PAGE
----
One of the biggest issues schools and parents have to encounter today is how to manage students’ electronic use. A common guideline advises that students aged five to 18 should not be spending more than two hours per day engaged in electronic media. Yet, this recommendation is almost virtually impossible for students to meet. In fact, two recent Australian polls found that half of the 20,000 surveyed exceed the two-hours guideline.
The guidelines were recommended after taking into account various risks and possible health consequences that can arise from prolonged electronic use. These include obesity risks, disruption of natural circadian rhythms and sleep cycles, poor eye health, and increased likelihood of postural issues. All of the above impacts the students’ well-being which in turn affects their learning.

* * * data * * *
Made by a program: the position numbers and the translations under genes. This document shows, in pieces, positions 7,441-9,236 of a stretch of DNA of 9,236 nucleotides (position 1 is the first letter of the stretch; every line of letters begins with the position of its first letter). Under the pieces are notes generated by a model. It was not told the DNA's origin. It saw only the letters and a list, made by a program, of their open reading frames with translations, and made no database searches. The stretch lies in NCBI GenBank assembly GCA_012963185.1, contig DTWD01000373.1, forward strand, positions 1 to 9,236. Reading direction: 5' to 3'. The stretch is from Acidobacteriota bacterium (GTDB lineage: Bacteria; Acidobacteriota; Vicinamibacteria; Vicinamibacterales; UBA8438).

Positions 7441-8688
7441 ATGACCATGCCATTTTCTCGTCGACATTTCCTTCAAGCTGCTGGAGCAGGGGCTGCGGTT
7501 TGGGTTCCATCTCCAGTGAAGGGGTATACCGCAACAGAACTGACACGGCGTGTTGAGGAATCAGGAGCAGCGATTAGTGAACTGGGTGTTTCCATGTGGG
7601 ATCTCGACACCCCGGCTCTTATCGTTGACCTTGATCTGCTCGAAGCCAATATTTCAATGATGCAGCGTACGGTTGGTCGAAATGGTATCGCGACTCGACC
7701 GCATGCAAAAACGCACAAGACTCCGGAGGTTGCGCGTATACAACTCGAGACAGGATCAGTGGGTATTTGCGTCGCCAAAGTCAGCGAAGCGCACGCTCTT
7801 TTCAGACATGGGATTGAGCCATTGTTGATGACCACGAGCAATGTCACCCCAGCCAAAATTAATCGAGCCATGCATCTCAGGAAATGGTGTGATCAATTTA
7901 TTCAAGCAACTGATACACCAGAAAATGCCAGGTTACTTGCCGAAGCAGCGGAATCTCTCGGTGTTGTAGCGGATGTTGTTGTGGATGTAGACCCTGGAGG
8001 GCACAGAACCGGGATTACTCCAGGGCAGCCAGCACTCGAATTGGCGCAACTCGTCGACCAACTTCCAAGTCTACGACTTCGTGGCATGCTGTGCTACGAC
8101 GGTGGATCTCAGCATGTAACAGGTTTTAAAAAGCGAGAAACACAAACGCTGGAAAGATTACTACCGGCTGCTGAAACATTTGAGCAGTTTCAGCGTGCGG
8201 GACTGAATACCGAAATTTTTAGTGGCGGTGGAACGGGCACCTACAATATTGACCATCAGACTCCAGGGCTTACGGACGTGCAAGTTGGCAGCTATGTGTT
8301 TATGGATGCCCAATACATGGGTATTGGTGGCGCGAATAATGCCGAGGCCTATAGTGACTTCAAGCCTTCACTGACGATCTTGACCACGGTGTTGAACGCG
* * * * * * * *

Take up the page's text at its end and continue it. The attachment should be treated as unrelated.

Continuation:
This article is a good reminder that while technology is important and has the power to enhance learning, student health is equally important too. While it seems cutting and trendy to incorporate technological tools into classrooms, we should not sacrifice students’ well-being in the interest of using technology. I believe that moderation is key so that we can prevent the onset of any negative effects of prolonged technological use.
If you want to find out more about the recommendations for good technological use, click the following link: